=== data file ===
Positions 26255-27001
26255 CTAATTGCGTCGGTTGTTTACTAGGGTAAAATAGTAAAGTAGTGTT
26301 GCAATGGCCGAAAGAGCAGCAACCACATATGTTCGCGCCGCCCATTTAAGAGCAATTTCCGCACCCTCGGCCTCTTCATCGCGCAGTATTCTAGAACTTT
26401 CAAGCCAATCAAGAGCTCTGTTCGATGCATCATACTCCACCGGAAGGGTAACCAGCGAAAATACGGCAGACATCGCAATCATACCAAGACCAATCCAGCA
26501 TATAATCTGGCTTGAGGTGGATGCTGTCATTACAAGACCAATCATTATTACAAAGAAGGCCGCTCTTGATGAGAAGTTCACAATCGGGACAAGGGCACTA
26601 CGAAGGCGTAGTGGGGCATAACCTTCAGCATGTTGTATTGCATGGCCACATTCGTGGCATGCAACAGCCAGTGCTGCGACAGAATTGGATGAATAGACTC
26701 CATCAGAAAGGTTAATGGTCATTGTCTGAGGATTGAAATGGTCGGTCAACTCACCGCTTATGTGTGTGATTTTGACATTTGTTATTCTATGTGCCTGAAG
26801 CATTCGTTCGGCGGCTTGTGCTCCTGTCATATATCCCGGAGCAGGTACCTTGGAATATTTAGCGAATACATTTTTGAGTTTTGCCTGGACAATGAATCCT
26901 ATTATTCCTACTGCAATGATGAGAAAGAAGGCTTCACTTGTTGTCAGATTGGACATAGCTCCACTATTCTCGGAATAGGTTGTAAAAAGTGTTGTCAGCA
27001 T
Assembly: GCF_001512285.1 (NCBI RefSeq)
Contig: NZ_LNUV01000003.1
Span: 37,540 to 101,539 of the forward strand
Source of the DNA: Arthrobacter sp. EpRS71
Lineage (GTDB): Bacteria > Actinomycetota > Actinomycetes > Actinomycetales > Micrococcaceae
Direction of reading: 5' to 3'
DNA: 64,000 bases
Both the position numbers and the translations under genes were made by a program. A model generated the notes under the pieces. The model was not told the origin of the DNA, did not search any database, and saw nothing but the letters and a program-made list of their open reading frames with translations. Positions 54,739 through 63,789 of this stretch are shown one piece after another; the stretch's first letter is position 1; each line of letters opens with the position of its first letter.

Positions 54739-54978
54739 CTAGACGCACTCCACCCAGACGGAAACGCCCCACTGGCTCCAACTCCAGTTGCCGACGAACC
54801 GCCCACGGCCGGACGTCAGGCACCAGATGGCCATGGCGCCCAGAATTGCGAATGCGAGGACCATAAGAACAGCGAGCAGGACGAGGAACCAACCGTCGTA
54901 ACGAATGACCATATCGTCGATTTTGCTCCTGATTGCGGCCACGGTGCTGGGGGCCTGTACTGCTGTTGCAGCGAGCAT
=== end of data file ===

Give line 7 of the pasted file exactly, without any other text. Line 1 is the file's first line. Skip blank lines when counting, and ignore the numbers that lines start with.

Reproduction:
26701 CATCAGAAAGGTTAATGGTCATTGTCTGAGGATTGAAATGGTCGGTCAACTCACCGCTTATGTGTGTGATTTTGACATTTGTTATTCTATGTGCCTGAAG